The Golden Knights have the option of putting together a competitive NHL roster and stocking up picks and players for future use, and it’s the best way for an expansion team to go.
Over the next four days, Vegas Golden Knights GM George McPhee will chart a course for his expansion franchise that will be crucial to both the short- and long-term futures of the organization. He could choose to load up on established NHL talent to be respectable right away, he could swing deals for futures and picks that will hurt in the short-term and may pay off in the long run or he can straddle both worlds to build his team.
Having the most favorable access to players gives McPhee the ability to do as he pleases. And it also gives the Golden Knights the option of having it both ways by putting together a competitive NHL roster and stocking up picks and players for future use. It’s a great position to be in, one that probably at least a third of the established teams in the league wish they were in right about now.
If reports are correct, the Golden Knights could have as many as three picks in the first round of this year’s draft, simply by agreeing to stay away from certain players who have been left unprotected. (Although we’d recommend he defer those picks to 2018 or beyond if he can.) McPhee has already said he has at least a half-dozen such deals in place and will manipulate the process so the Golden Knights extract as much out of this exercise as they can.
There seems to be a notion out there that McPhee should take advantage of the honeymoon period his team has and wheel and deal his way to 31st place in the NHL for the next couple of seasons to maximize his chances of winning the lottery and getting the first overall pick. Yeah, that’s one way to do it, but it’s a dangerous game in a non-hockey market, one that has the potential to set a team up for years and years of losing and a really, really bad product.
And here’s the thing, it doesn’t even really work. The only time you want to tank is when there is a truly generational talent on the line such as Connor McDavid or Auston Matthews. Because if it were simply a matter of being bad and stockpiling high draft picks, it would not have taken the Columbus Blue Jackets almost two decades to have a consistently competitive team. If that were the case, the Arizona Coyotes would be a league powerhouse instead of an outfit wandering through the desert with a perpetual plan for the future but zero direction for the present.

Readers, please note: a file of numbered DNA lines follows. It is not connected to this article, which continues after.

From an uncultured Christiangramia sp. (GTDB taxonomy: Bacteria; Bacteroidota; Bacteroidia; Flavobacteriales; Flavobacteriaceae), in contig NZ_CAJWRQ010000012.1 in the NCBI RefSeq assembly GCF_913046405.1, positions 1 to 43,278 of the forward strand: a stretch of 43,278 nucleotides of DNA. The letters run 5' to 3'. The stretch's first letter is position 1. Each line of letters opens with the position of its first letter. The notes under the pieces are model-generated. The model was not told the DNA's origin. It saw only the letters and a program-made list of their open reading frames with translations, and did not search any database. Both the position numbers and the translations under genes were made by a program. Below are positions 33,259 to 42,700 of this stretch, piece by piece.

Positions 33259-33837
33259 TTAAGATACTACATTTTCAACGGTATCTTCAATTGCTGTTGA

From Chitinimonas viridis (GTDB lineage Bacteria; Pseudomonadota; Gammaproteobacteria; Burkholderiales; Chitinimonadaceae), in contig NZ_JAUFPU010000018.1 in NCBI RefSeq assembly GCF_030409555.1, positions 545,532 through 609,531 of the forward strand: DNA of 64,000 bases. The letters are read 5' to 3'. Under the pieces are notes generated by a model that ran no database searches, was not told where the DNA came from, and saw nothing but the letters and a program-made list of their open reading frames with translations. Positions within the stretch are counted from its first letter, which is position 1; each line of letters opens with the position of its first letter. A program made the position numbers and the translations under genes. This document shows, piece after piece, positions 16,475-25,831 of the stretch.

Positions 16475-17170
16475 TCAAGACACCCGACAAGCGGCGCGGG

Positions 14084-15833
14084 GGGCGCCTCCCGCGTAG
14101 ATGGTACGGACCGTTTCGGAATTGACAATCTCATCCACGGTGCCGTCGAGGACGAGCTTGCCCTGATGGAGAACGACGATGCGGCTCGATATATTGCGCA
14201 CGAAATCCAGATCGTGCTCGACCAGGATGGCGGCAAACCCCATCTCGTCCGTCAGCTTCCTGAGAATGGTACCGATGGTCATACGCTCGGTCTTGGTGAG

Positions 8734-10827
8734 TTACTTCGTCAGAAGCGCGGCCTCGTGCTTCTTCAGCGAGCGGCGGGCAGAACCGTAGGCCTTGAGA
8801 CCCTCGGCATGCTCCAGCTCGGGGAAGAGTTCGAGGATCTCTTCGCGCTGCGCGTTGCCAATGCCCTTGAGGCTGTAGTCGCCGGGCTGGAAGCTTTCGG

Let’s put it this way. Ask any fan of the Blue Jackets whether he/she would rather have his/her team’s overall record or that of the Blue Jackets’ expansion brother, the Minnesota Wild. It’s funny because you would have thought that being a market with established hockey roots, the Wild would have had the luxury of a slow build, with the Jackets needing to be better early. But the opposite was the case. The Wild went out and hired one of the best coaches in the NHL in Jacques Lemaire and built a roster that could compete in the NHL with many others and the result was that they were in the Western Conference final in their third year of existence. The Blue Jackets, meanwhile, took the bad-to-be-good route and ended up missing the playoffs in each of their first seven seasons. In 16 seasons of play, their fans have no idea what a second-round playoff game resembles. The Blue Jackets had top-10 picks in each of their first eight drafts, got a guy who was supposed to be their franchise player in Rick Nash in Year 2, then proceeded to stumble around for more than a decade.
And these generational players don’t come along every couple of years, otherwise they wouldn’t be generational players. And we usually know they’re on their way to the NHL long before they get there. People had identified McDavid as a future NHL star when he was a bantam-aged player playing midget hockey in Toronto. Sidney Crosby was on everyone’s radar at a time when he was firing pucks at his family’s dryer in Cole Harbour. To be able to time you’re cycle to take advantage of a true franchise player is almost impossible to do.
So if McPhee does indeed straddle between putting a competitive team on the ice and building for futures, that’s absolutely the best way to go. Because the success or lack of success the Knights ultimately have are going to be on the strength of two things – ownership and management. Has always been and will always be that way. To be sure, that’s going to dictate the future a lot more than tanking a couple of years for a high pick in the draft.
The Golden Knights should not only not be afraid of success, they should embrace it.
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